A switch in the development: microRNA arm usage screening in zebrafish suggests an important role of arm switching events in ontogenesis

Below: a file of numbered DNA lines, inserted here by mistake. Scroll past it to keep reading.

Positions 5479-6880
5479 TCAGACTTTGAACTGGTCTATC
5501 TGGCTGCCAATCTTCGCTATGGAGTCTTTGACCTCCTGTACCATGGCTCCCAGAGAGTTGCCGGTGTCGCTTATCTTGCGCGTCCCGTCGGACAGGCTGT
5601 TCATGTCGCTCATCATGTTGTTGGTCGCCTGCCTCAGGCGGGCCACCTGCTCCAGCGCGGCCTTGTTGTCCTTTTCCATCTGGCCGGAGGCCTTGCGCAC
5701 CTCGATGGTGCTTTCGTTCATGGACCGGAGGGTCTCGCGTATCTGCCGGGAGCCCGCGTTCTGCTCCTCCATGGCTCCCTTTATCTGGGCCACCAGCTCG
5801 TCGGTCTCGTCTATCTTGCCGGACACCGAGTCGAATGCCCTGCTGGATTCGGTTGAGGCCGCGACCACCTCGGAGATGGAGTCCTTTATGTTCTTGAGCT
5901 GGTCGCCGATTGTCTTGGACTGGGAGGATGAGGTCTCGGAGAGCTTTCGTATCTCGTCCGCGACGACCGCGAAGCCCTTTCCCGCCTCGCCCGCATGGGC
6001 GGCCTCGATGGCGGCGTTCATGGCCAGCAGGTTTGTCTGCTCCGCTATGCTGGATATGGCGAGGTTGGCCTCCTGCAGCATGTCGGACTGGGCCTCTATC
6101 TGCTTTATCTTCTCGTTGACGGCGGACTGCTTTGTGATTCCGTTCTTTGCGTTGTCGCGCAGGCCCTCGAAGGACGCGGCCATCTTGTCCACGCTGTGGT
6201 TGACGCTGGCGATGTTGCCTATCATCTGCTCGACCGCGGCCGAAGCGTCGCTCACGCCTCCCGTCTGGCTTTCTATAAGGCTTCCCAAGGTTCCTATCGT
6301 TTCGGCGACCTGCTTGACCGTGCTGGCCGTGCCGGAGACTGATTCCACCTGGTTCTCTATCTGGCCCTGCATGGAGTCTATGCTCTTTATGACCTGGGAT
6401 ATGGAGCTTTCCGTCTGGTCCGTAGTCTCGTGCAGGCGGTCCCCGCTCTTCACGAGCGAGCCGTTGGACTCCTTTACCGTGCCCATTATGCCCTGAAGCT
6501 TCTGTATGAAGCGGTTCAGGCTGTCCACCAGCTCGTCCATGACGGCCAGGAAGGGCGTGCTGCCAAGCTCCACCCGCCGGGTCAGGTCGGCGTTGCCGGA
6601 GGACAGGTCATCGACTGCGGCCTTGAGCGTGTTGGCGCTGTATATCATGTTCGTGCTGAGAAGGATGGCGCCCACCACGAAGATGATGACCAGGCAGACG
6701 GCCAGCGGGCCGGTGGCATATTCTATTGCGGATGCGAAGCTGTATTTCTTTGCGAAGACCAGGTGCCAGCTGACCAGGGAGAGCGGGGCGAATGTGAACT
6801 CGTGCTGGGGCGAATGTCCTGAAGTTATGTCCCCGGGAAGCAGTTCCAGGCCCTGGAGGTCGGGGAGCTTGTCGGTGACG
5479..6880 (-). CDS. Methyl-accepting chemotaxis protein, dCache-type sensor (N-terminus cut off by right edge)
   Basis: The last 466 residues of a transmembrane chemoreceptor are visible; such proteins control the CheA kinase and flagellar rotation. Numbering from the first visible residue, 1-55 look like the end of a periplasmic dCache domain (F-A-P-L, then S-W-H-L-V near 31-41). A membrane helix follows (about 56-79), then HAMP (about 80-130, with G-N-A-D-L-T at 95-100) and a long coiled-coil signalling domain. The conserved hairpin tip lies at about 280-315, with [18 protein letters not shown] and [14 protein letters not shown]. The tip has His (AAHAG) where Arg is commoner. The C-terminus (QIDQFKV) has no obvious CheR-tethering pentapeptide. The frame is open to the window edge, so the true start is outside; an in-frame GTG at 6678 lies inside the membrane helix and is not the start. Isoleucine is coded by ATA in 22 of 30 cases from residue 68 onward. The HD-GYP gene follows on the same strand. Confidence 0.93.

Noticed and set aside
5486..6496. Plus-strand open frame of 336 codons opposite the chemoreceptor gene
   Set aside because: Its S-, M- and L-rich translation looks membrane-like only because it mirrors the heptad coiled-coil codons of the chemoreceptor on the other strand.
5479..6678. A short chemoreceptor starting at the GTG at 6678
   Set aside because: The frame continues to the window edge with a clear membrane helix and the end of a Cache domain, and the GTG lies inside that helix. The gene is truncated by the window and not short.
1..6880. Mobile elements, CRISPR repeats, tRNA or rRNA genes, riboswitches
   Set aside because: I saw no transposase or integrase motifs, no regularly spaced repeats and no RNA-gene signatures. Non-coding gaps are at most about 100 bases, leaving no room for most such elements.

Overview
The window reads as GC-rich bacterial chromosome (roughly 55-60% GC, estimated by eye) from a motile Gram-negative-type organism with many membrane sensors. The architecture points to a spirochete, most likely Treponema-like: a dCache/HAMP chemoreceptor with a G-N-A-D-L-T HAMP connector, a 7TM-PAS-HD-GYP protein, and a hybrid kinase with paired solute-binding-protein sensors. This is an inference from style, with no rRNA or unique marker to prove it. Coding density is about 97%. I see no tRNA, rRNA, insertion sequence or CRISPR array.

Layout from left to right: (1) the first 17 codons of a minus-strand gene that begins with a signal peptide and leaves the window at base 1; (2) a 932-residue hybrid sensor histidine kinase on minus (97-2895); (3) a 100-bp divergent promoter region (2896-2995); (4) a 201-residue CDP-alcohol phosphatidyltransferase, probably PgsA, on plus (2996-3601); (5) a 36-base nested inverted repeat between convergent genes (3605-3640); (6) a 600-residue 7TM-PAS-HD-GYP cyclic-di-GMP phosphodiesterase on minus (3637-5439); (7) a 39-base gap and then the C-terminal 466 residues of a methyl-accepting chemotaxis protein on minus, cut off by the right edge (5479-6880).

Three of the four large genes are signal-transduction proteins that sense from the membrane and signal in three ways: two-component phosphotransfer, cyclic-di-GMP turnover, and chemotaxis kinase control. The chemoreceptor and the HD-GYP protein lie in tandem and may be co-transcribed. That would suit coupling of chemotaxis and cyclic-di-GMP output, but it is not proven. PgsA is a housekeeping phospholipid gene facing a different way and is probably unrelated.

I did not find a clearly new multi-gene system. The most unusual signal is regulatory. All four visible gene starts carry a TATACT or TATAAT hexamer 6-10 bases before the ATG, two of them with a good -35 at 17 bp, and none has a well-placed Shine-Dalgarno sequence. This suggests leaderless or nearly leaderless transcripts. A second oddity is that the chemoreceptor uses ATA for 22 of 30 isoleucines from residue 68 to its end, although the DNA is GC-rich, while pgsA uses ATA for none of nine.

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In metazoan, regulatory molecules tightly control gene expression. Among them, microRNAs (miRNAs) are key regulators of several important features, like cell proliferation, differentiation, and homeostasis. During miRNA biogenesis, the canonical strand that loads onto RISC can be switched, in a process called “arm switching.” Due to the miRNA-to-target pairing peculiarities, switching events can lead to changes on the gene-targeted repertoire, promoting the modulation of a distinct set of biological routes. To understand how these events affect cell regulation, we conducted an extensive and detailed in silico analysis of RNA-seq datasets from several tissues and key developmental stages of zebrafish. We identified interesting patterns of miRNA arm switching occurrence, mainly associated with the control of protein coding genes during embryonic development. Additionally, our data show that miRNA isoforms (isomiRs) play an important role in differential arm usage. Our findings provide new insights on how such events emerge and coordinate gene expression regulation, opening perspectives for novel investigations in the area.

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